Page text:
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Solemnity of the Epiphany of Our Lord 2014

Pope Francis's Homily at Holy Mass      
St Peter's Basilica, Monday, 6 January 2014 - in Arabic, Croatian, English, French, German, Italian, Polish, Portuguese & Spanish

“'Lumen requirunt lumine'. This striking expression from a liturgical hymn for the Epiphany refers to the experience of the Magi: by following a light, they sought the Light. The star appearing in the sky kindled in their minds and their hearts a light which moved them to seek the great Light of Christ. The Magi faithfully followed this light which pervaded them interiorly, and they encountered the Lord.

In this journey of the Magi of the East is
symbolized the destiny of every man: our life is a pathway, illuminated by the lights which shine on the road, to find the fullness of truth and love, which we Christians recognize in Jesus, Light of the World. And every man, like the Magi, has at his disposal two great “books” from which to draw the signs so as to orientate himself on the pilgrimage: the book of creation and the book of Sacred Scripture. What is important is to be attentive, to watch, to listen to God who speaks to us, who always speaks to us. As the Psalm says, referring to the Law of the Lord: “Your word is a lamp to my steps, light on my pathway” (Ps 119:105). Especially listening to the Gospel, reading it, meditating on it and making it our spiritual nourishment, allows us to encounter the living Jesus, to experience Him and his love.

The first reading echoes, through the prophet Isaiah, God's call to Jerusalem: “Arise, shine!” (Is 60:1). Jerusalem is called to be the city of light, which reflects
God’s light to the world and helps men to walk in his ways. This is the vocation and the mission of the People of God in the world. But Jerusalem can fail to respond to this call of the Lord. The Gospel tells us that the Magi, when they reached Jerusalem, lost sight of the star for a while. They no longer saw it. In particular, its light was absent in King Herod's palace: that dwelling was gloomy, in it reigned darkness, distrust, fear and envy. Herod, in fact, showed himself to be suspicious of and preoccupied by the birth of a fragile Child whom he perceived as a rival. In reality Jesus did not come to overthrow him, a miserable puppet, but the Prince of this world! Nevertheless, the king and his counsellors felt the scaffolding of their power cracking, they feared that the rules of the game were being turned upside down, that appearances were being unmasked. A whole world built on dominion, on success, on having, on corruption, was being thrown into crisis by a Child! And Herod ended up by killing the children. “You kill the children in the flesh because fear is killing your heart” - wrote St Quodvultdeus (Sermo 2 de Symbolo: PL 40, 655). It was thus: Herod was afraid and by this fear he went mad.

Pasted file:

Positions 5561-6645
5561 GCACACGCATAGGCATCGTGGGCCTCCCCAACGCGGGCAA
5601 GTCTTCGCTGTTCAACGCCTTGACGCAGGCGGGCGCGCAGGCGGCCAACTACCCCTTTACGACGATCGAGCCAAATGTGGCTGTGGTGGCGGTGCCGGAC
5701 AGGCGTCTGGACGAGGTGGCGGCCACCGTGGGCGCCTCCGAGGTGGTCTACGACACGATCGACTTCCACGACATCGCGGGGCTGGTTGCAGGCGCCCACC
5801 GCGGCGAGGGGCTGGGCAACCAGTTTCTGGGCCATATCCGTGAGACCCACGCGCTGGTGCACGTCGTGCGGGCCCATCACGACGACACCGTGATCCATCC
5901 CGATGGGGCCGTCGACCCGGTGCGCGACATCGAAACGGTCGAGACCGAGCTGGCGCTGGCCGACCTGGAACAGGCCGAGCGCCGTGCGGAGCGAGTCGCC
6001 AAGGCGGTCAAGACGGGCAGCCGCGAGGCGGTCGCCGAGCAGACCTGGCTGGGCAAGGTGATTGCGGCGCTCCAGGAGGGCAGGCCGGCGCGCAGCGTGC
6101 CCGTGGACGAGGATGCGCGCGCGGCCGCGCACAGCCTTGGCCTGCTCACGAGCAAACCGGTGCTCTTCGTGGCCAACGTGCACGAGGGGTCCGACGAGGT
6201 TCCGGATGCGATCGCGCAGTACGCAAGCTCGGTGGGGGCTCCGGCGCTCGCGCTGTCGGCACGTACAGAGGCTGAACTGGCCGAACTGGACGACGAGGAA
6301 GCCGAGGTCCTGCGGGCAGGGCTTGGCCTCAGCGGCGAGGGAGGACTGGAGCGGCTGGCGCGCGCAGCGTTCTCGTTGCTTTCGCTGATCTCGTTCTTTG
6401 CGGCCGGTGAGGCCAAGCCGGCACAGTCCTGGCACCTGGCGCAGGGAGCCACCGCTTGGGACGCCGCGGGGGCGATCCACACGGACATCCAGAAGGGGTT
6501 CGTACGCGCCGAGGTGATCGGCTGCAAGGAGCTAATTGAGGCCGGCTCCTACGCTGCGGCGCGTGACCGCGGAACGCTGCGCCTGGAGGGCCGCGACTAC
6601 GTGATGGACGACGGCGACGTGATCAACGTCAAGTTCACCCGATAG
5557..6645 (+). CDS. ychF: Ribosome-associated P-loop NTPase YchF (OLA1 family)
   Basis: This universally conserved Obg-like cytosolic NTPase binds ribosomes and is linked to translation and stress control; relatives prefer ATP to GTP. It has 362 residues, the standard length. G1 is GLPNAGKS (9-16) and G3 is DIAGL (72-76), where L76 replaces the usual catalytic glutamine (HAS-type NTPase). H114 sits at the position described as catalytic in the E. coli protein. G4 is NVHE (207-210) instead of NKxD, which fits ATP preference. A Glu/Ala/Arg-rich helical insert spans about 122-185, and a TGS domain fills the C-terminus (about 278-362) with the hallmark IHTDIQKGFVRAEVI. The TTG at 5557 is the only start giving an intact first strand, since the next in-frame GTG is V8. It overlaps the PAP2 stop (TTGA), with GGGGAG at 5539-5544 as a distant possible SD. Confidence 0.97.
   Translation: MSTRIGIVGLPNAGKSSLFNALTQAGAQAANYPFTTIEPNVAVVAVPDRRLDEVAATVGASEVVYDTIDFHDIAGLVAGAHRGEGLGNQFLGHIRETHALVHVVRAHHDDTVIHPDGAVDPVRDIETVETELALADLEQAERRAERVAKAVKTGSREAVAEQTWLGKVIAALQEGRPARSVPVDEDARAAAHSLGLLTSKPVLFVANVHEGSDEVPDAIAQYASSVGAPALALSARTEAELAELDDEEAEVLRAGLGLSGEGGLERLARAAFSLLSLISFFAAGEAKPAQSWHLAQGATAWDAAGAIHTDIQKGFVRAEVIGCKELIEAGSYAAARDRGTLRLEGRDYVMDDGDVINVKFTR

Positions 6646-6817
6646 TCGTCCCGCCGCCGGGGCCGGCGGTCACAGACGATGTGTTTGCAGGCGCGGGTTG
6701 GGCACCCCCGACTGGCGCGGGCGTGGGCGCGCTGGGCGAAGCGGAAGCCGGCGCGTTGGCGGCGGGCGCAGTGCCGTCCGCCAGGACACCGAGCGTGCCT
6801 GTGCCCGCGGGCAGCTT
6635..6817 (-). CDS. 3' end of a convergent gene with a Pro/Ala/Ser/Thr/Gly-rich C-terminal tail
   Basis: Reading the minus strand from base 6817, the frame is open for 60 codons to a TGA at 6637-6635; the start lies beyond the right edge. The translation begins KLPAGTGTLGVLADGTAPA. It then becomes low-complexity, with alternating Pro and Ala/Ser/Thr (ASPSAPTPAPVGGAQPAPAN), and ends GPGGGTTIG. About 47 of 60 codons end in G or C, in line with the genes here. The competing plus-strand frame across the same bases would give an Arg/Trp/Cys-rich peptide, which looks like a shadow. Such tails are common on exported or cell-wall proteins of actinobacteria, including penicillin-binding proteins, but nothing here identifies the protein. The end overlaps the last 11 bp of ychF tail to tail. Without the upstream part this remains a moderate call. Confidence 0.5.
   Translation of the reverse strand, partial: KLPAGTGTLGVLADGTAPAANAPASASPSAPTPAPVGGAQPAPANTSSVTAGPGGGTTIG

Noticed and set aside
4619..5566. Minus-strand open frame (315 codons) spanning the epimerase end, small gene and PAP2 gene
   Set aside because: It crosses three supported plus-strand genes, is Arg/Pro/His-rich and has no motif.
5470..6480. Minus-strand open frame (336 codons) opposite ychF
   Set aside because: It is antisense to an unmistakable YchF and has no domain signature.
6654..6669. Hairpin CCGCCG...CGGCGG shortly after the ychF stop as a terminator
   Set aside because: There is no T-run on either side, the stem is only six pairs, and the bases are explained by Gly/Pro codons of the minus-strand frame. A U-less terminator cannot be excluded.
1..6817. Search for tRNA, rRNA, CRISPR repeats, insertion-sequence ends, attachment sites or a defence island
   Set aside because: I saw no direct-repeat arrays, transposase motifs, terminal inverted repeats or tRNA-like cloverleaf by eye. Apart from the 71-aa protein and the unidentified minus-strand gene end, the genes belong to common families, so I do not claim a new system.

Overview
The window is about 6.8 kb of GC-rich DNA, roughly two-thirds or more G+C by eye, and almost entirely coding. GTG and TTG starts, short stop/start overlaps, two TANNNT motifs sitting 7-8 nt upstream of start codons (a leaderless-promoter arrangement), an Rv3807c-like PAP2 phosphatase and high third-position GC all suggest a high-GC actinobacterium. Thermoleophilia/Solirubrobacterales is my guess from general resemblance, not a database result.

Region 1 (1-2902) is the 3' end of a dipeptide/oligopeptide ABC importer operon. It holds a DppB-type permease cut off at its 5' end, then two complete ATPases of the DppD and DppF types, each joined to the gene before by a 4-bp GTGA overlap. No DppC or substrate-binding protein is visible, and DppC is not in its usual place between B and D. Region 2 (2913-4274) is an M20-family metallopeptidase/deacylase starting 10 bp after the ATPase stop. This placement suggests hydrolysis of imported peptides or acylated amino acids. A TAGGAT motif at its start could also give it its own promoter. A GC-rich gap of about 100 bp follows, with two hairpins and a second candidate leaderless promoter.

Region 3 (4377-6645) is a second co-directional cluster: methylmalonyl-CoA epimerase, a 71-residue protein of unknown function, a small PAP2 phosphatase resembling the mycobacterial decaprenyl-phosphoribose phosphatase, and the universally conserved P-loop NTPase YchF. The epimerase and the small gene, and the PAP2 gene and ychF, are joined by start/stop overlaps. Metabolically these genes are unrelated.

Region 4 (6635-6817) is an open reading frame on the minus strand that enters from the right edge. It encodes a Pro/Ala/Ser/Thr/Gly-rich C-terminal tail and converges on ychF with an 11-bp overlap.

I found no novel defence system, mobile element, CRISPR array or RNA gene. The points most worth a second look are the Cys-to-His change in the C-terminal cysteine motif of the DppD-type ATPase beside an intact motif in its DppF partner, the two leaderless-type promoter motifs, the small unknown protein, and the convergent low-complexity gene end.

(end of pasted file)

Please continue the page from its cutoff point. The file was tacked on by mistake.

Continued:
The Magi were able to overcome this dangerous moment of obscurity near Herod, because they believed the Scriptures, the words of the prophets which indicated Bethlehem as the place of the Messiah's birth. Thus they escaped the torpor of the night of the world, they resumed the road towards Bethlehem and there they saw once again the star, and the Gospel says that they experienced “a great joy” (Mt 2:10). This star which could not be seen in the darkness of the worldliness of that palace.

One aspect of the light which guides us on the pathway of faith is also holy “cunning”. This
is also a virtue, this holy “cunning”. It's a spiritual astuteness which enables us to recognize dangers and avoid them. The Magi knew to use this light of “cunning” when, on their way back, they decided not to pass by Herod's gloomy palace, but to go by another route. These wise men from the East teach us how not to fall into the snares of darkness and how to defend ourselves from the obscurity which seeks to envelop our lives. They, with this holy “cunning”, kept the faith. And we too must keep the faith. Keep it from this darkness. But, also, many times, a darkness disguised in light. Because the devil, says St Paul, at times dresses himself as an angel of light. And here holy “cunning” is necessary, so as to keep the faith, to keep it from the songs of the Sirens, who tell you: “Look, today we must do this, that...”. But faith is a grace, is a gift. It is up to us to keep it with this holy “cunning”, with prayer, with love, with charity. We need to welcome the light of God into our hearts and, at the same time, to cultivate this spiritual cunning which knows how to combine simplicity and astuteness, as Jesus asked his disciples: “Be wise as serpents and simple as doves” (Mt 10:16).

On the feast of the Epiphany, when we recall the manifestation of Jesus to humanity in the face of a Child, may we sense the Magi close by our side, as wise companions on the road. Their example helps us to lift our gaze to the star and to follow the great desires of our hearts. They teach us not to content ourselves with a mediocre life, with “coasting it, playing it safe”, but to let ourselves
always be fascinated by what is good, true and beautiful… by God, who is all of this, in an always greater way! And they teach us not to let ourselves be deceived by appearances, by that which for the world is great, wise, powerful. We must not stop there. It is necessary to keep the faith. In these times this is so important: to keep the faith. We must go further, beyond the darkness, beyond the fascination of the Sirens, beyond worldliness, beyond so many forms of modernity that exist today, to go to Bethlehem, there where, in the simplicity of a house on the periphery, between a mummy and daddy full of love and faith, shines forth the Sun come from on high, the King of the universe. Following the example of the Magi, may we, with our little lights, seek the Light and keep the faith. So be it."